Markets and the Environment, A Critical Reappraisal
The environmental problem is no different from any other economic problem. The basic problem is scarcity. Wants are unlimited while resources are limited. Once we recognize our inability to satisfy all of our ecological wants, how do we decide which wants we will satisfy? Most efforts to address environmental concerns have used political institutions to answer this question and to devise policy responses. Environmental concerns have been addressed in the same manner that socialist nations sought to address broader economic concerns.
This paper argues that such policies cannot succeed in the environmental realm any better than they did in the broader economic realm. Whether the political approach chosen relies on command-and-control or “market-based” mechanism (eco-taxes or eco-quotas) matters little in resolving government’s inability to prioritize. The dispersed nature and enormity of information needed to prioritize risks and the inability of government to create the rich system of incentives necessary to mobilize human ingenuity renders effective government controls infeasible.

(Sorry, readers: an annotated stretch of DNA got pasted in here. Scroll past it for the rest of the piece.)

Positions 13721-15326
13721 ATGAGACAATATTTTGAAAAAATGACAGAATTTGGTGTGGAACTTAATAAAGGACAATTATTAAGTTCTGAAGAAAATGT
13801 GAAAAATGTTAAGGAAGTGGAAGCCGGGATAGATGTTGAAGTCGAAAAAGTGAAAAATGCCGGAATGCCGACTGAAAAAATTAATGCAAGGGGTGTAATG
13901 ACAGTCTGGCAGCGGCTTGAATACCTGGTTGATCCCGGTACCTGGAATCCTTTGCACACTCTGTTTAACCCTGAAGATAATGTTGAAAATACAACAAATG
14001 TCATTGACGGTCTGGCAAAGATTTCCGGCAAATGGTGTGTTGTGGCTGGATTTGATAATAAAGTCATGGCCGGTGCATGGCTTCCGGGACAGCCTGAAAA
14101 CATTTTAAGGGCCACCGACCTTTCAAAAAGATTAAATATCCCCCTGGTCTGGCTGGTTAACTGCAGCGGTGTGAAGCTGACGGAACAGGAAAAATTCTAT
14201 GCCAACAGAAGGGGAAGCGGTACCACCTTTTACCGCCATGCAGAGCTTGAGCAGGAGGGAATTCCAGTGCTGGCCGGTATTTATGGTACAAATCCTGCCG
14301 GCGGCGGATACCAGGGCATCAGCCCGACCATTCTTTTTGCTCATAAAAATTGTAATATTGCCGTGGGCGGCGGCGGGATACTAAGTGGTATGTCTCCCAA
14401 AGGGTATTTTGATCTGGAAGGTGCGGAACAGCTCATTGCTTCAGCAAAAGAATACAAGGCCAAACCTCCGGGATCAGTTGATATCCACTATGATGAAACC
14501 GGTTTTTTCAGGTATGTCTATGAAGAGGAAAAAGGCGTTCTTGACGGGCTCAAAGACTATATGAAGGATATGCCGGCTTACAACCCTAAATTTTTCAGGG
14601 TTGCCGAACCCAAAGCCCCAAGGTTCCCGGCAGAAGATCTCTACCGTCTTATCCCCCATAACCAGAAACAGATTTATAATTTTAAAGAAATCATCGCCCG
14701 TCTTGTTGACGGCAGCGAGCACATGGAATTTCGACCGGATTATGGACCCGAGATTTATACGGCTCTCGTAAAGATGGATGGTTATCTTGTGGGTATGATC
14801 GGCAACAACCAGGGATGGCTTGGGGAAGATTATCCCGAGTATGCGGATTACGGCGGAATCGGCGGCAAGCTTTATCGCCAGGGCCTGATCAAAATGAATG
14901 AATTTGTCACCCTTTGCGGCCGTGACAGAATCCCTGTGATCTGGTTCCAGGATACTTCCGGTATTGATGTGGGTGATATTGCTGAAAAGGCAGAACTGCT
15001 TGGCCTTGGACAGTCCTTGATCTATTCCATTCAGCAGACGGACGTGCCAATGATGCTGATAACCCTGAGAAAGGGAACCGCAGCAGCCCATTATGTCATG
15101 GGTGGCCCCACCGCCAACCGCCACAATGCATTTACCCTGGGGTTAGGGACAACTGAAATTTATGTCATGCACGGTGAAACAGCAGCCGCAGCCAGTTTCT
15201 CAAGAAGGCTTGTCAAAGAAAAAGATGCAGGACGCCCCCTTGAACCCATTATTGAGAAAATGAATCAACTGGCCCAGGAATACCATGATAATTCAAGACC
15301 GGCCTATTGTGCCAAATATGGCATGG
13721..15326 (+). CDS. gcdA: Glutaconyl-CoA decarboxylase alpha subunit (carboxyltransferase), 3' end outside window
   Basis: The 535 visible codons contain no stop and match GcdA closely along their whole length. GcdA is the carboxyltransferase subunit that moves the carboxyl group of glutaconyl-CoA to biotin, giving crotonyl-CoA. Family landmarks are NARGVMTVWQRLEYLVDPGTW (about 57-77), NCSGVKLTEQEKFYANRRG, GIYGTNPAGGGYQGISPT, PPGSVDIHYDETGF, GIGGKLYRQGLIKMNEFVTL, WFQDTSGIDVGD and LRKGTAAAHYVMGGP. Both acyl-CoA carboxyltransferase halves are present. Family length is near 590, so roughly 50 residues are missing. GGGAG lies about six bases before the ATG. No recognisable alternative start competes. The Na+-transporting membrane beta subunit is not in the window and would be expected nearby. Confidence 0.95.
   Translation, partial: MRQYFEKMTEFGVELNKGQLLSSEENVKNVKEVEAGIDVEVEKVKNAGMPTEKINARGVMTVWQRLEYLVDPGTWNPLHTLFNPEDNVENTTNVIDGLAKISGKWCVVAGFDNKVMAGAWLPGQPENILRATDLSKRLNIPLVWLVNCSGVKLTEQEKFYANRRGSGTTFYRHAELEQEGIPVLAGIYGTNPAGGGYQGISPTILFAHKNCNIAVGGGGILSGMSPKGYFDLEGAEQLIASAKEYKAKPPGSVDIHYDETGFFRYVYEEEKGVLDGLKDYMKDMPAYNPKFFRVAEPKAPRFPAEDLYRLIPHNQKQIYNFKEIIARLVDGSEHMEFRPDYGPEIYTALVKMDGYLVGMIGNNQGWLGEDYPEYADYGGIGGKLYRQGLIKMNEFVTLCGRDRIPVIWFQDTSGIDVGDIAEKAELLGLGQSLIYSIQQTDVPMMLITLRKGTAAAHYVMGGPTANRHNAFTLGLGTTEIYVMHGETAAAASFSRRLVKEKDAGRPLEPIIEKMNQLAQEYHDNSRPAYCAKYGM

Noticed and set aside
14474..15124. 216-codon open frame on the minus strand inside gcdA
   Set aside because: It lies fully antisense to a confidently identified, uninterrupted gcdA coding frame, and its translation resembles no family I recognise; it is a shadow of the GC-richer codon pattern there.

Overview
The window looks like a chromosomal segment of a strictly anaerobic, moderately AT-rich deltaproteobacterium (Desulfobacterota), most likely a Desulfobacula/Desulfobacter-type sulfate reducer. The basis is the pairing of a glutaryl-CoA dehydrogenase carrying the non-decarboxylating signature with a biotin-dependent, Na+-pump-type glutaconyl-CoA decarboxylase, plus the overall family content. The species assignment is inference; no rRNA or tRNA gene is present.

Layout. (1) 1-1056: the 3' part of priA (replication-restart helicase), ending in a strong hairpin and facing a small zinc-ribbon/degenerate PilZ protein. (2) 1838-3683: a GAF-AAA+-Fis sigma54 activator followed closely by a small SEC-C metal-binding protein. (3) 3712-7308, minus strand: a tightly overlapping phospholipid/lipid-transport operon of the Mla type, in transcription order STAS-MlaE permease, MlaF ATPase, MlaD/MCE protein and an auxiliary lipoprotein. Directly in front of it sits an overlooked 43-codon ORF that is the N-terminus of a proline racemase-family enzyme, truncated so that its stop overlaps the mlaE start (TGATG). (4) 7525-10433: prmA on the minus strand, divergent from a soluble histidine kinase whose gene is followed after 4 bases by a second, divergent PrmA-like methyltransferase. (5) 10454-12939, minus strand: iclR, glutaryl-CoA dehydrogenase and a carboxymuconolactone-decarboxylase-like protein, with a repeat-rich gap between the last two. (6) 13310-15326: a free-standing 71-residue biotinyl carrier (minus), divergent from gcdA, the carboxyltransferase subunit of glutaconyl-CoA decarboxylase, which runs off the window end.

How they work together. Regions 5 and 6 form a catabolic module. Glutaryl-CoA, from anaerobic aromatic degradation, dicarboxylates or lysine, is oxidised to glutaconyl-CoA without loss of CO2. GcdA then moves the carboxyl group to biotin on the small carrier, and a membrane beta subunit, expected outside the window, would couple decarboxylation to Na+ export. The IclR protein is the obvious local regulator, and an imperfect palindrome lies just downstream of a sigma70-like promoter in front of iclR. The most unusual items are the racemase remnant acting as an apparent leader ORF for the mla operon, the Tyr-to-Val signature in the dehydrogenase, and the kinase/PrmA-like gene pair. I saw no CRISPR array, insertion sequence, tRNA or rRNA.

This paper argues for greater attention to environmental problem s but concluded that we can better address environmental quality by integrating ecological resources in to the economy via ecological privatization. This property rights approach to environmental policy—“free market environmentalism”—may entice more economists to address the important environmental questions and devise more appropriate solutions.